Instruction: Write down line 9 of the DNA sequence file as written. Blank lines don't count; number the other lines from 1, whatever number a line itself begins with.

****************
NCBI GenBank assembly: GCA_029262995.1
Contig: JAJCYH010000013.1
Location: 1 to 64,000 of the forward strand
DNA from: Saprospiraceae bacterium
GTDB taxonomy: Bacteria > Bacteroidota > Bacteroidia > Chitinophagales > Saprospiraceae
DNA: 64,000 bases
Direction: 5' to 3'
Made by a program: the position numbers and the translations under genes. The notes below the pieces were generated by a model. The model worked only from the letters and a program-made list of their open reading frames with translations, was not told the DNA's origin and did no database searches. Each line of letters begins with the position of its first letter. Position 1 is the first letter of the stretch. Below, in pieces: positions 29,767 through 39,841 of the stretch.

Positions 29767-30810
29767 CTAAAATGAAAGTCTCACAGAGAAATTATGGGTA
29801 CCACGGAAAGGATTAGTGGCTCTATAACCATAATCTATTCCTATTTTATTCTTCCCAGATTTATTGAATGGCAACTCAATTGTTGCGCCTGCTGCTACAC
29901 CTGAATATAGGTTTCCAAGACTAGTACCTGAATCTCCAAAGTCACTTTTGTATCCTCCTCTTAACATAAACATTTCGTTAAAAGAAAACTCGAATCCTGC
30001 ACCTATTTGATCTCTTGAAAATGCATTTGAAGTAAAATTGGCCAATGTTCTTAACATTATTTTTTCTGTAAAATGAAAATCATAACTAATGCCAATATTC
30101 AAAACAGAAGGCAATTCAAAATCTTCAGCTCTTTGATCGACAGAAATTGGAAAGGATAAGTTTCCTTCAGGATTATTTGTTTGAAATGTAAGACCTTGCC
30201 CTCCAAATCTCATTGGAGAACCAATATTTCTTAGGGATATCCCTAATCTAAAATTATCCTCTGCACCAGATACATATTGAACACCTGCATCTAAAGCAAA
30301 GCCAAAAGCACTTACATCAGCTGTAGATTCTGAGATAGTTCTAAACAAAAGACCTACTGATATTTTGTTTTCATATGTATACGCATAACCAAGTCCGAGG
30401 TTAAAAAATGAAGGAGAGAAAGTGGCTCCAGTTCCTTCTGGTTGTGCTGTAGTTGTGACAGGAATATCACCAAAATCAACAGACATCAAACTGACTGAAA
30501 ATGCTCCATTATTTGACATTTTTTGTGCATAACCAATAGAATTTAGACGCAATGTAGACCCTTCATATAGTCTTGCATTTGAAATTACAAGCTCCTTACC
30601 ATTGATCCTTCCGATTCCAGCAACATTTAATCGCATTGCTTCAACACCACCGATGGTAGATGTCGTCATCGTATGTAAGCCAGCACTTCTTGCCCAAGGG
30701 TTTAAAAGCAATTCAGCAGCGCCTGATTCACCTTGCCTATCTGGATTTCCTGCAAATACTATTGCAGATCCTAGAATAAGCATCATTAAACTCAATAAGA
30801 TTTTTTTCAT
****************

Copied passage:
Positions 29767-30810